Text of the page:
Dish may diss Boost’s pre-paid customers in T-Mobile-Sprint push

The founder of pre-paid wireless carrier Boost Mobile says the outfit’s soon-to-be new owners are planning a major restructuring of the company that could leave as many as 2.5 million of its 9.3 million customers out in the cold.

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Peter Adderton founded Boost in 2000 and sold it in 2003 to Nextel Communications before it was acquired by Sprint Corp in 2005. Boost will be sold to Dish Network as part of the T-Mobile-Sprint divestitures necessary to gain approval from the Department of Justice’s Antitrust Division and the Federal Communications Commission.

But Adderton says if Dish does, in fact, acquire Boost — a wireless telecommunications brand that focuses on low-income customers — Dish will launch major cost-cutting efforts as it focuses on building out super-fast 5G wireless technology and becoming a fourth wireless network.

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DISHDISH NETWORK CORPORATION
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+0.65 (+1.84%)
TMUST-MOBILE US INC
$79.62
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SSPRINT CORP.
$5.91
-0.20 (-3.27%)

Adderton tells FOX Business that one way Dish plans to cut costs is to shed a big chunk of its prepaid customers — about 2.5 million people they don’t expect to make money on.

A spokeswoman for Sprint, in a statement, denied that they're winding down Boost. "DISH plans to aggressively grow the Boost business from day one. Upon close, we are eager to provide existing and future Boost consumers with our award-winning customer service. Any speculation to the contrary is false and is reflective of some other agenda."

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Adderton, in response, balked. "That sounds good but what does it actually mean? Boost consumers deserve more than soundbites." Adderton discussed what he believes will be Dish’s approach to Boost in an interview with FOX Business' Charlie Gasparino and Liz Claman on Wednesday.

The move — if it does materialize — is likely to generate interest among regulators, namely the state attorneys general filing a lawsuit in opposition to the $26 billion T-Mobile-Sprint deal that they believe will lead to higher wireless prices, particularly for low-income customers.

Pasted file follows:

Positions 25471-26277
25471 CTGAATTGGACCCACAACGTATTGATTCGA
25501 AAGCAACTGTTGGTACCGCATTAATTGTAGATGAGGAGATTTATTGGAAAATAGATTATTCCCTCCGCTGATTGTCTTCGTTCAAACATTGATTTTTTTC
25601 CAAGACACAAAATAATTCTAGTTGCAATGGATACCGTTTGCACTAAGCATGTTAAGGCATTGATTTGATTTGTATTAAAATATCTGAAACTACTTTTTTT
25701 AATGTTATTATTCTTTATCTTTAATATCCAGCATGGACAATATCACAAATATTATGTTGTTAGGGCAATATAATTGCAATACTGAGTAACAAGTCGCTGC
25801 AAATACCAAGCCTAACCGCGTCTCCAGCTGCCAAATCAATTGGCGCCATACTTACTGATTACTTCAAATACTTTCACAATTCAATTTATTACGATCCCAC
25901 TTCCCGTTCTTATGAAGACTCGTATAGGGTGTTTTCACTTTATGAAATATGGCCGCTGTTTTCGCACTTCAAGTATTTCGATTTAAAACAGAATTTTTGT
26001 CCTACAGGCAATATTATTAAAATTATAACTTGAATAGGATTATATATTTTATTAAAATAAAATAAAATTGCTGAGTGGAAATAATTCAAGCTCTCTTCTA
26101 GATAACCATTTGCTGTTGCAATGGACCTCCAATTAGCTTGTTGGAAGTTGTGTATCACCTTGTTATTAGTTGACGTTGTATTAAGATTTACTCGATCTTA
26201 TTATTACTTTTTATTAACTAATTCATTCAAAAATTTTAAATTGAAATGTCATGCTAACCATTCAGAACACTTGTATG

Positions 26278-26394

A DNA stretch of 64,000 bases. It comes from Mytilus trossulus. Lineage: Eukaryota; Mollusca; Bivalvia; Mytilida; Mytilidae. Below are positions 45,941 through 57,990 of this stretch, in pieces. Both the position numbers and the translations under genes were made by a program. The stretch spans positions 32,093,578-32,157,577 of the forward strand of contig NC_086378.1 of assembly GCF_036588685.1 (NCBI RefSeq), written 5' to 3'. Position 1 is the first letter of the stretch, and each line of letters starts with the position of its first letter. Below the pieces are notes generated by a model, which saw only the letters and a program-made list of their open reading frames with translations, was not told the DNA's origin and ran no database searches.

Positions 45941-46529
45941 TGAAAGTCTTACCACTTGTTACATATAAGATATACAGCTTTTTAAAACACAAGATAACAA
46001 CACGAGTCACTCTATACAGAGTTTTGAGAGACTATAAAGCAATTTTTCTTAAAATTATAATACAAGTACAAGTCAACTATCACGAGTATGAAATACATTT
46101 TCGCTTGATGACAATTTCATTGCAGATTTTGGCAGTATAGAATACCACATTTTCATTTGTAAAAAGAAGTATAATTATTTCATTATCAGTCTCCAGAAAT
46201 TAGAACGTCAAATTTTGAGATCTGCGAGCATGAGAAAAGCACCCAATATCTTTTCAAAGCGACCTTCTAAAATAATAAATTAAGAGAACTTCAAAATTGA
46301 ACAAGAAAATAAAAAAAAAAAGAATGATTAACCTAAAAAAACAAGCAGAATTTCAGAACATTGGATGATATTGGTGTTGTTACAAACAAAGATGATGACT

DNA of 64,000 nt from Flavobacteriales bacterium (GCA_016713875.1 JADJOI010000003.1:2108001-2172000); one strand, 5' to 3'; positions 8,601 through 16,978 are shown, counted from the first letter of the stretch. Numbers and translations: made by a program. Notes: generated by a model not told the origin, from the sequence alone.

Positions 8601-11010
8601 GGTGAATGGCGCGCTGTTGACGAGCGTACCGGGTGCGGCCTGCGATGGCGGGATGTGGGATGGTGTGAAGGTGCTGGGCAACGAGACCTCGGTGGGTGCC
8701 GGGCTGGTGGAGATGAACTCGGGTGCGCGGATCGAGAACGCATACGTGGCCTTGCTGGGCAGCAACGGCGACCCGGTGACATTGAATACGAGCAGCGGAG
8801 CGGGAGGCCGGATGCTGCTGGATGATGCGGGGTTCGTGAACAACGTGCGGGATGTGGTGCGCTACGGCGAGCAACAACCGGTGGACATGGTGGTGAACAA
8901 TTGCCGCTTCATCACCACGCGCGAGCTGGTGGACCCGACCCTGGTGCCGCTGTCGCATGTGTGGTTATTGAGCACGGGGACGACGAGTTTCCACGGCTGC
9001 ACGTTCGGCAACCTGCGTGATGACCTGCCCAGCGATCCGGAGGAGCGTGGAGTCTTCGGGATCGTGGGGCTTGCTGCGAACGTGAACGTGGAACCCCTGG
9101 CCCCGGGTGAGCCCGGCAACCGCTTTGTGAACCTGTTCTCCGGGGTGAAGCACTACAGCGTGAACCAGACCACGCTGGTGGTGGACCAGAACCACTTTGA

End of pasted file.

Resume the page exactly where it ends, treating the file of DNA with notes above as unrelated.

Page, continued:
The merger gained DOJ and FCC approval after both companies agreed to a number of conditions including keeping prices stable for three years, allowing Dish to access T-Mobile’s network and retail stores, and building out a 5G network in rural areas.

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As part of the deal, T-Mobile and Sprint agreed to unload spectrum to Charlie Ergen's Dish so he could build out a fourth wireless carrier and keep market conditions competitive. Another divestiture was selling Boost — a major prepaid company that offers cheaper service and targets customers on a budget.

But Adderton says T-Mobile and Sprint's consent decree that paved the way for the merger's approval will not stop Dish from cutting the quality of its prepaid services. Adderton says that Dish plans to "throttle," or slow down, services to certain prepaid customers which it hopes will result in them leaving the network.

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Serving low-income customers is a major concern of federal regulators in their approval of the deal. People close to the state AGs tell FOX Business, the centerpiece of their lawsuit against the merger is that Dish will not be a viable competitor in the wireless space. If Dish is looking to rid their network of the very customers they're supposed to protect, it would bolster the AG's case.

T. Mobile's flashy CEO John Legere recently tweeted he will make an announcement on Thursday concerning the merger. People tell FOX Business that they expect the announcement will strengthen T-Mobile's service to prepaid customers. Whether this will assuage the state AGs is unclear as the Dec. 9 trial date looms.

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FCC, DOJ and New York Attorney General Letitia James did not respond to request for comment.